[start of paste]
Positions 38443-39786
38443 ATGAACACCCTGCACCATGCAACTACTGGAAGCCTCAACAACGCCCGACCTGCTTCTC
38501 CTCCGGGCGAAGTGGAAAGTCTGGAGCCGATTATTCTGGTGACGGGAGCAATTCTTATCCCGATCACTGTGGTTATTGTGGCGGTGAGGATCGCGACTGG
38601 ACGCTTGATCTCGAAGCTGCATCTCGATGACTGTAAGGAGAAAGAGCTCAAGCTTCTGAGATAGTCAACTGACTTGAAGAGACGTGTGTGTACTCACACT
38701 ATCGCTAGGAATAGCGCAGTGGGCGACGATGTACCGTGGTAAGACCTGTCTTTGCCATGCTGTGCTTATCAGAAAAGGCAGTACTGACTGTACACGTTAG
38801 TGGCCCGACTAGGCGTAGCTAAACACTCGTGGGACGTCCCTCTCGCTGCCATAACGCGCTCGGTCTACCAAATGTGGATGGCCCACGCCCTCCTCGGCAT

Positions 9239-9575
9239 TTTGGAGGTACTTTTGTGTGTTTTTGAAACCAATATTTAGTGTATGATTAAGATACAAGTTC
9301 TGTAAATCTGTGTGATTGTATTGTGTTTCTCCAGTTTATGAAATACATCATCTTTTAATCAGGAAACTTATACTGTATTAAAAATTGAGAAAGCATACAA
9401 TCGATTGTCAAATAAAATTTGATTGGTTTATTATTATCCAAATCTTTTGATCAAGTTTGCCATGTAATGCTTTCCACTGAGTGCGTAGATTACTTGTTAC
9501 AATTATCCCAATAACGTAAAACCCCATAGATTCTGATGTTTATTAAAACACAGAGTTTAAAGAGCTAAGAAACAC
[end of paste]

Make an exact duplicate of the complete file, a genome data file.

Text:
Positions 38443-39786
38443 ATGAACACCCTGCACCATGCAACTACTGGAAGCCTCAACAACGCCCGACCTGCTTCTC
38501 CTCCGGGCGAAGTGGAAAGTCTGGAGCCGATTATTCTGGTGACGGGAGCAATTCTTATCCCGATCACTGTGGTTATTGTGGCGGTGAGGATCGCGACTGG
38601 ACGCTTGATCTCGAAGCTGCATCTCGATGACTGTAAGGAGAAAGAGCTCAAGCTTCTGAGATAGTCAACTGACTTGAAGAGACGTGTGTGTACTCACACT
38701 ATCGCTAGGAATAGCGCAGTGGGCGACGATGTACCGTGGTAAGACCTGTCTTTGCCATGCTGTGCTTATCAGAAAAGGCAGTACTGACTGTACACGTTAG
38801 TGGCCCGACTAGGCGTAGCTAAACACTCGTGGGACGTCCCTCTCGCTGCCATAACGCGCTCGGTCTACCAAATGTGGATGGCCCACGCCCTCCTCGGCAT

Positions 9239-9575
9239 TTTGGAGGTACTTTTGTGTGTTTTTGAAACCAATATTTAGTGTATGATTAAGATACAAGTTC
9301 TGTAAATCTGTGTGATTGTATTGTGTTTCTCCAGTTTATGAAATACATCATCTTTTAATCAGGAAACTTATACTGTATTAAAAATTGAGAAAGCATACAA
9401 TCGATTGTCAAATAAAATTTGATTGGTTTATTATTATCCAAATCTTTTGATCAAGTTTGCCATGTAATGCTTTCCACTGAGTGCGTAGATTACTTGTTAC
9501 AATTATCCCAATAACGTAAAACCCCATAGATTCTGATGTTTATTAAAACACAGAGTTTAAAGAGCTAAGAAACAC